Poll: Women in Scotland want to retain single-sex facilities

The survey asked how women would feel about mainstream
The survey asked how women would feel about mainstream
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Women’s rights campaigners have demanded the Scottish Government and all Scottish public authorities carry out full equality impact assessments on proposals to reform the Gender Recognition Act after a survey of 2000 women revealed that the vast majority want single-sex spaces to remain women-only.

Seventy nine per cent of 2000 women who answered a survey by grassroots campaign group Women and Girls in Scotland, said that sex-segregated facilities such as communal changing rooms, showers, refuge services and prisons, should be solely for women. The survey also found that 71 per cent would not use survivor support services or refuges if they were inclusive of “trans-identified male users or staff”.

Leya Terra, one of the co-founders of WGS, said the survey - which was drawn up by two women and a transwoman and was publicly available - had used the term “trans-identified males” because “natal males who have a trans identity don’t all identify as transwomen”. 
The survey asked how women would feel about mainstream and specialist single sex spaces and services if they were open to any male who identified as a woman.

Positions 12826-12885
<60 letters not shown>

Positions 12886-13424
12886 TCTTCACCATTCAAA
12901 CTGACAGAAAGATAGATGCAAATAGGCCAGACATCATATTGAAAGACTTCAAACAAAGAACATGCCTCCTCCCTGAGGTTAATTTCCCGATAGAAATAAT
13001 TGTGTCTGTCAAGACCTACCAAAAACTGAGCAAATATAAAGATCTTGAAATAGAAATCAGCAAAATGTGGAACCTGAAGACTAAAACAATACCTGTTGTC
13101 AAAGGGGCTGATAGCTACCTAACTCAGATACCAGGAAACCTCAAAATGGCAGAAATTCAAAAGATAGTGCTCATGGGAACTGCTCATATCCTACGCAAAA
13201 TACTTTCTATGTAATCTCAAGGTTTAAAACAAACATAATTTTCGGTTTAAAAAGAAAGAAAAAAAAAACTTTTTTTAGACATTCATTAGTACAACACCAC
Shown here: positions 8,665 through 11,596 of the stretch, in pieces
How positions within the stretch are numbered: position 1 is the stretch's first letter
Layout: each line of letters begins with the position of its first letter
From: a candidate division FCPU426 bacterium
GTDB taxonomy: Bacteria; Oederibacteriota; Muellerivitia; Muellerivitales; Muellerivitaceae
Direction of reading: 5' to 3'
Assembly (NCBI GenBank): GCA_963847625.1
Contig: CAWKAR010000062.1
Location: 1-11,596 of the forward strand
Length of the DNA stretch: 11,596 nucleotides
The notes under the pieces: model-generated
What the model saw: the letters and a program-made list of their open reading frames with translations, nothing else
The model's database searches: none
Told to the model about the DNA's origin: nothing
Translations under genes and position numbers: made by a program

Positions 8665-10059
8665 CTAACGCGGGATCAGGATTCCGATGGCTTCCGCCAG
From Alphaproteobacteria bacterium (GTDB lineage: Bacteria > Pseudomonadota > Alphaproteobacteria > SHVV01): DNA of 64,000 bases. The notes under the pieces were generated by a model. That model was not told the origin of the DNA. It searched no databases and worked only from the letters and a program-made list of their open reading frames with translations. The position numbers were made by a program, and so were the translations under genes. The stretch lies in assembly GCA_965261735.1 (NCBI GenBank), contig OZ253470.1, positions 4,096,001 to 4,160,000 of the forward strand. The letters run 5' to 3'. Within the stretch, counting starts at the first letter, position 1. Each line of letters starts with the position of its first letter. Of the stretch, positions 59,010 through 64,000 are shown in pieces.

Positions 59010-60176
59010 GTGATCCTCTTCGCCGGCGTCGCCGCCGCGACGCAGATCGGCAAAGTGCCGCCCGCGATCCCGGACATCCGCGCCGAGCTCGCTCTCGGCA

She said: “Our findings make it clear that it is the very presence of a male bodied person in spaces where women and girls are at all vulnerable, such as communal changing rooms, communal showering facilities, communal sleeping accommodation, women’s services and prisons, that is enough to cause discomfort and distress for women and girls, and is enough to cause further re-traumatisation for those who have suffered abuse and assault.

“It is also enough to cause women to self-exclude from using female-only provisions they would usually use, including self-excluding in ways that could lead to serious personal harm, in addition to social exclusion and inequality.”

The survey was launched after concerns were raised about a lack of consultation with women over proposed changes to the Gender Recognition Act, which would allow transgender people to self-declare their identity to gain a Gender Recognition Certificate (GRC).

Lisa Mackenzie, of policy analysis group MurrayBlackburnMackenzie, said: “It is clear that there has been a persistent failure on behalf of public authorities and other service providers to take into account the views and needs of women and girls. The Scottish Government should now issue a clear statement on the effect of holding a GRC on a person’s legal rights of access to single sex service provision and undertake a full equality impact assessment of its reform proposals. Public authorities who have already introduced policies based on gender self-identification should take immediate steps to assess their impact on all users and potential users.”

The Scottish Government has said that its proposals would not change single-sex spaces’ “right of refusal”.